David Ross is Chicago royalty and further cemented that status over the weekend when rumors of Ross being part of a celebrity couple were confirmed. In his second season as manager of the Chicago Cubs, Ross became a folk hero in the city during the Cubbies’ run to a World Series title more than a century in the making back in 2016.
That provided Ross a bit of a springboard into entertainment with a reality-TV appearance in 2017. And now he’s dating a Hollywood star with strong ties to Chicago. Pretty heady stuff for a guy who hung around 14 years in the major leagues with the less-than-glamorous job as a backup catcher.
Actor confirms rumors of a relationship with Chicago Cubs manager David Ross
Torry DeVitto, who plays Dr. Natalie Manning on the Chicago-based Chicago Med, confirmed over the weekend via her Instagram account that she and Ross are dating. According to the Chicago Sun-Times, the relationship became more public when she attended a Cubs game against the Cincinnati Reds. DeVitto posted pictures of the sights around Cincinnati that included a photo of Ross from behind the Cubs’ dugout.
DeVitto has been with the Chicago Med cast from the show’s debut in 2015 (with the requisite crossover appearances on Chicago Fire and Chicago P.D.) Her IMDb bio also lists credits for a seven-year run on the HBO hit Pretty Little Liars, a recurring role on The Vampire Diaries, and one season as a regular on Lifetime’s Army Wives in 2013. Her first credited role was on a 2003 episode of Dawson’s Creek.
Ross and his sudden blastoff to stardom
David Ross already had a World Series ring before he came to the Chicago Cubs as a free agent in December 2014, having appeared in four of the six games it took for the Boston Red Sox to beat the St. Louis Cardinals in 2013. But on an unseasonably warm night in Cleveland on Nov. 2, 2016, Ross cemented his place in Chicago lore in an unlikely manner.
By 2016, Ross was in his fourth season as the personal catcher for left-hander Jon Lester. In the bottom of the fifth inning of Game 7 against the Cleveland Indians, manager Joe Maddon called on Lester.
It wasn’t a heroic start for Ross. The first batter Lester faced was Jason Kipnis, who hit a dribbler up the third-base line. Ross’s throw to first landed somewhere near Akron (OK, it went into the seats down the right-field line). That allowed Kipnis to reach second as Carlos Santana advanced to third. A wild pitch by Lester allowed both runners to score. Again, less than stellar.
But in the top of the sixth, Ross blasted a solo home run off Andrew Miller. At age 39, Ross became the oldest player ever to homer in a World Series Game 7. Ross wasn’t around for the end, a 10-inning, 8–7 win for the Cubs, but his legend status in Chicago was a done deal just the same.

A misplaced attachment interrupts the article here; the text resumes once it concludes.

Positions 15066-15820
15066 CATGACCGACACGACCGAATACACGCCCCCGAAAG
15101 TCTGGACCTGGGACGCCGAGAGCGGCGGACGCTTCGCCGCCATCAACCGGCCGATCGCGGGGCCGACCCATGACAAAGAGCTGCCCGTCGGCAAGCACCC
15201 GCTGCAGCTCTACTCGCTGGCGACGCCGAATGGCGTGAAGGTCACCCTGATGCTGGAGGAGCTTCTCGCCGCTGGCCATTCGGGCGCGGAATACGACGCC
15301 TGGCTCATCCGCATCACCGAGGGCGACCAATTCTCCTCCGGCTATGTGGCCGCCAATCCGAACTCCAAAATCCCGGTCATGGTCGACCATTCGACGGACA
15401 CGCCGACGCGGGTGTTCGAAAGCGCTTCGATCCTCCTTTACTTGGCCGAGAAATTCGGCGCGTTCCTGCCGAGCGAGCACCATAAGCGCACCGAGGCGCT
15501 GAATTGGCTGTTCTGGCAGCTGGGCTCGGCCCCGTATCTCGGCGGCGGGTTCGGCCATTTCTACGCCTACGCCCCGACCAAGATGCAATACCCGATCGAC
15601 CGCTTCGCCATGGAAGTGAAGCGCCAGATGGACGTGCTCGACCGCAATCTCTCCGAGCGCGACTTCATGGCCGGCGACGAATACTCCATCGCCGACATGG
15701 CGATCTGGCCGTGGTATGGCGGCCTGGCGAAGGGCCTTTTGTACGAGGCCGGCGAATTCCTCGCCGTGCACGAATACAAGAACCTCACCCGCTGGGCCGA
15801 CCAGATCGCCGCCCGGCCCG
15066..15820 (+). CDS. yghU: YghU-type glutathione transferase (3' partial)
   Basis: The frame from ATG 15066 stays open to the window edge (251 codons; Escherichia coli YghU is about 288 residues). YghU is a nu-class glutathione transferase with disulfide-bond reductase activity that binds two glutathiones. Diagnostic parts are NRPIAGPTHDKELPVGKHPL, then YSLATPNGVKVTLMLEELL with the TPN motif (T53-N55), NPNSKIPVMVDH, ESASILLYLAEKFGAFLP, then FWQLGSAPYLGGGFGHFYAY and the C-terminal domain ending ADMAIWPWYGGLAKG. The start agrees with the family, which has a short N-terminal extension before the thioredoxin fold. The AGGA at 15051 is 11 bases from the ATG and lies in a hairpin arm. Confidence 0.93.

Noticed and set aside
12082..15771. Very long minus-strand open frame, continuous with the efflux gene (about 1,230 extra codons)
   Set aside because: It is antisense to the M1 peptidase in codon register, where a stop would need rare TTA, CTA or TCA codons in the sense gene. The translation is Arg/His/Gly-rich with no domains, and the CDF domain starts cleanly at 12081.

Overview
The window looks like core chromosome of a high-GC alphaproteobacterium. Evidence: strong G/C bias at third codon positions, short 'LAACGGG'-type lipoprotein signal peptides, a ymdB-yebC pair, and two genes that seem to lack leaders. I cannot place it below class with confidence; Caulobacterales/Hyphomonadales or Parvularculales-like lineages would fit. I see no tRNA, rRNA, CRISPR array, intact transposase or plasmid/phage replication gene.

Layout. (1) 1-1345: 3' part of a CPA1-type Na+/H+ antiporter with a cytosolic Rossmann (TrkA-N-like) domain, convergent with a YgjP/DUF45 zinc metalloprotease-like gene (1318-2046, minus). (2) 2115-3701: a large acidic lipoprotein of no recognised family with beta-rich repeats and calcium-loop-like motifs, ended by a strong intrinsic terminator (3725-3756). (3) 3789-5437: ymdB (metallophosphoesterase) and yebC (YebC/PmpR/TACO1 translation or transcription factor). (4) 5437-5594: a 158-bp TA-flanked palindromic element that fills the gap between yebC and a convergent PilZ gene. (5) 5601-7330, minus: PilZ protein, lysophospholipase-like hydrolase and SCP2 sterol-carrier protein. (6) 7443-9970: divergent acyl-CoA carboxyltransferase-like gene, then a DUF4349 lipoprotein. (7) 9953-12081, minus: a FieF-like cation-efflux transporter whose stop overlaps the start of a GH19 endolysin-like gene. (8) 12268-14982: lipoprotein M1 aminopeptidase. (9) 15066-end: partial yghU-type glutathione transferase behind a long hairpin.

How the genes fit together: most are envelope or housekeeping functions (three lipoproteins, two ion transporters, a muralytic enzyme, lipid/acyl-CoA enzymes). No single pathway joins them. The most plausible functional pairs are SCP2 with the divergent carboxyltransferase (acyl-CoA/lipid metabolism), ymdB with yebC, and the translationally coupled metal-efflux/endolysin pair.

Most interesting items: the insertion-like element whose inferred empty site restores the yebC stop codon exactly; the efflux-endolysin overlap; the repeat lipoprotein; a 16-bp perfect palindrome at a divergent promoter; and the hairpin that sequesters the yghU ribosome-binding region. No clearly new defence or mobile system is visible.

He appeared the following year on Dancing With the Stars. Ross, who retired after the 2016 season, and partner Lindsay Arnold were an unlikely second-place finisher in the competition.
David Ross, the baseball player turned Chicago Cubs folk hero
David Ross was taken in the seventh round by the Los Angeles Dodgers in the 1998 MLB June Amateur Draft. He debuted in the big leagues in June 2002. He later played for the Pittsburgh Pirates, San Diego Padres, Cincinnati Reds, Atlanta Braves, the Red Sox, and the Cubs.
Like the prototypical backup catcher, Ross had some occasional pop at the plate but lacked consistency. He hit 106 home runs in 883 career games, including a career-high 21 for the Reds in 2006. But he was just a lifetime .229/.316/.423 hitter. His final big-league season was a revival of sorts. Ross hit below .200 in both 2014 and 2015, with eight home runs in 353 plate appearances.
But in 2016, Ross matched his career average at .229 and belted 10 home runs in 205 trips to the plate. He added two more long balls in the playoffs.
He also threw two perfect innings of relief for the Cubs in a pair of blowout losses in 2015. Ross even induced a swinging strike from Darin Ruf on a 69-mph heater (yes, you read that correctly), per ESPN’s play-by-play log.
This season, Ross’ Cubs are 17–17 after a 34–26 mark in the COVID-shortened 2020 season. The Miami Marlins swept Chicago in the Wild Card Series after last season.
Statistics courtesy of Baseball Reference.